‘Bring your own device’ on the rise around the globe, says Microsoft GM

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Whether in the state of Washington, or in China, Taiwan or Australia, government workers using their own smart phones on the job is on the rise, according to Joel Cherkis, general manager of Microsoft’s worldwide public sector business.

"We see the model of the ‘bring your own device’ [BYOD] concept [used] heavily within governments around the world," said Cherkis this week via phone, discussing his upcoming keynote address on March 28 at the Mobile Government Forum in Sacramento, Calif.

Cherkis, pictured at left, who routinely travels abroad for work, says that significant technology investments are being made by government organizations to implement BYOD policies, despite such challenges related to security, governance and sometimes even politics.

After 20 years of working in the public-sector technology industry, Cherkis says we are still at the "front end" of a long journey that includes fast changing technologies driven by the consumer market, in large part because those who work in government are consumers when they leave at the end of the day.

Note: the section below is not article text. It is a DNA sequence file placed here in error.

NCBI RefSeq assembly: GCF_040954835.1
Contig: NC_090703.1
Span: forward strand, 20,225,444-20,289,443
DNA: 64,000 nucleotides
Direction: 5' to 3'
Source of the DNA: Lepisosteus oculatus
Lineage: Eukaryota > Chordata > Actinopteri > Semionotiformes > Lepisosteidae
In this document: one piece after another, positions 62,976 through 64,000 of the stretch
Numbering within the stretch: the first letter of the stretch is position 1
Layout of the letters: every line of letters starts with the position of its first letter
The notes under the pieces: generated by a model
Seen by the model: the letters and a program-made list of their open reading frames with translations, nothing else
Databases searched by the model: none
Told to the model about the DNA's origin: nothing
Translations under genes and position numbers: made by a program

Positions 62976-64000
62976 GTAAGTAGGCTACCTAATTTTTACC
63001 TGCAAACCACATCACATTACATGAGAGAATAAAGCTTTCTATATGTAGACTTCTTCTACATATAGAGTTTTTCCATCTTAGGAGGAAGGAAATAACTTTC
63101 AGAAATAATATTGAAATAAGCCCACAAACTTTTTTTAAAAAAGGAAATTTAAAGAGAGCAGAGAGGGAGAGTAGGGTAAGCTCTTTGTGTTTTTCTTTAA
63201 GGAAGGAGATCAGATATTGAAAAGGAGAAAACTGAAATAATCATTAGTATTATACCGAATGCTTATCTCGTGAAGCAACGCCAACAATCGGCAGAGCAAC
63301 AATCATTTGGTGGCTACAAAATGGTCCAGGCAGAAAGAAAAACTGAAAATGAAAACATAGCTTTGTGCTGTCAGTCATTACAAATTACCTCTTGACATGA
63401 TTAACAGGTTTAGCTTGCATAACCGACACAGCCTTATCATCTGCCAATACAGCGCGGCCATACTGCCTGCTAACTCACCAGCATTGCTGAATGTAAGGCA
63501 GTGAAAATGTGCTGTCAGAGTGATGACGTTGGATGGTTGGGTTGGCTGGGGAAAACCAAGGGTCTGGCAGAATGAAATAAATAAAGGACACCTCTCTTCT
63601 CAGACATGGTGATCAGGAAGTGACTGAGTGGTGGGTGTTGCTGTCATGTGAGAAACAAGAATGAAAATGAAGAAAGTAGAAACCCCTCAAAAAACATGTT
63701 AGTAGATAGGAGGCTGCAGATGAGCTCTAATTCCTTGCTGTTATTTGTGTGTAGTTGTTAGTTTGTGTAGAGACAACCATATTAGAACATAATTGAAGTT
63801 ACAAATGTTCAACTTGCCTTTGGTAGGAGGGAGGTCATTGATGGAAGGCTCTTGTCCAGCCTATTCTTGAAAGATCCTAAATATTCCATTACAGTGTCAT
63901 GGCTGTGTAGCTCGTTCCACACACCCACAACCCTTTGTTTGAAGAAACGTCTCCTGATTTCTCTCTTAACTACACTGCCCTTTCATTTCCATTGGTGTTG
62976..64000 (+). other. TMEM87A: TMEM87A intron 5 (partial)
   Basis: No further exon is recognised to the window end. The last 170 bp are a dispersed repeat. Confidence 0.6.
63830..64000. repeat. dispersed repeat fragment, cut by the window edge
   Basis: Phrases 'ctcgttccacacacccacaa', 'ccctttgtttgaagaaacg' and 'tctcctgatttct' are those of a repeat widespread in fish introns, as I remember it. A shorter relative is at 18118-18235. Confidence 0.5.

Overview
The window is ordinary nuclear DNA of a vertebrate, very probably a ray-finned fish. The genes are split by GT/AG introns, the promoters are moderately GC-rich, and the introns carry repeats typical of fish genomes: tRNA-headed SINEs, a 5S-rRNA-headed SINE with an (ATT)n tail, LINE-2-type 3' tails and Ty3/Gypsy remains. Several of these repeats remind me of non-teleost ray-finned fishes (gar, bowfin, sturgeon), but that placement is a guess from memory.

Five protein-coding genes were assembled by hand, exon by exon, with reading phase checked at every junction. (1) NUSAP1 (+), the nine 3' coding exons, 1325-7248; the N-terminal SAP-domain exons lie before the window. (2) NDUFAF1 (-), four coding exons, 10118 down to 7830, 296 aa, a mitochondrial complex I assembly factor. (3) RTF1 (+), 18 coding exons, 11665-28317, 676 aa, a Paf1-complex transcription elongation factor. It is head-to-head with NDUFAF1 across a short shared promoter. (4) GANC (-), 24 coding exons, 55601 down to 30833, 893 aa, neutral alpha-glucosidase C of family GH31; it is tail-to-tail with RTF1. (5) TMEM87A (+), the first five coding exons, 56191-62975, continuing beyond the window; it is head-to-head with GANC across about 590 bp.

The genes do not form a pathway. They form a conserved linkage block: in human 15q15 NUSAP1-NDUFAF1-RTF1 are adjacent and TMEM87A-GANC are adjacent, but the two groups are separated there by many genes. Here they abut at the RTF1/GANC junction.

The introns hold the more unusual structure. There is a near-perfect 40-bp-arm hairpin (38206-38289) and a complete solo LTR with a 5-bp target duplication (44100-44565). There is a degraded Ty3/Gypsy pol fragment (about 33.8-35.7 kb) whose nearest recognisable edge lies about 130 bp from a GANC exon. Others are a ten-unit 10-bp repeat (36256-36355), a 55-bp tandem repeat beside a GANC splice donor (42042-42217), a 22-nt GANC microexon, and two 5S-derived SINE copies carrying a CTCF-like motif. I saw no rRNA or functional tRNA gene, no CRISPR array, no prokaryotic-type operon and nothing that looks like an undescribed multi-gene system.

Cherkis also emphasized using mobile technology to promote citizen engagement and enable leaders in government. For government leaders, the ability to access accurate and timely information using a mobile device, with a dashboard or scorecard app, is critical for making decisions quickly.

Citizen engagement is a top priority for many governments, including the state of California.   Cherkis said that citizens expect to reach their government from anywhere, at anytime. He used an example of his home state of Washington where, if you want to launch your boat from a public ramp, there is a mobile app that allows boaters to buy a license without having to visit the agency in person.

Another example given was Sacramento Regional Transit’s mobile app that tells bus riders where the closest bus stop is and when the next bus will arrive. The app, developed by Kiefer Consulting, also includes images that show the user what it looks like from the view of the bus rider.

"These type of apps are of great interest to people who want to use public transportation," said Cherkis.  "They are also of great interest to organizations who want to get people to use public transportation.  Organizations that are focused on greener or more sustainable types of environments."

Bill Maile was editor of Techwire from 2011 to 2016.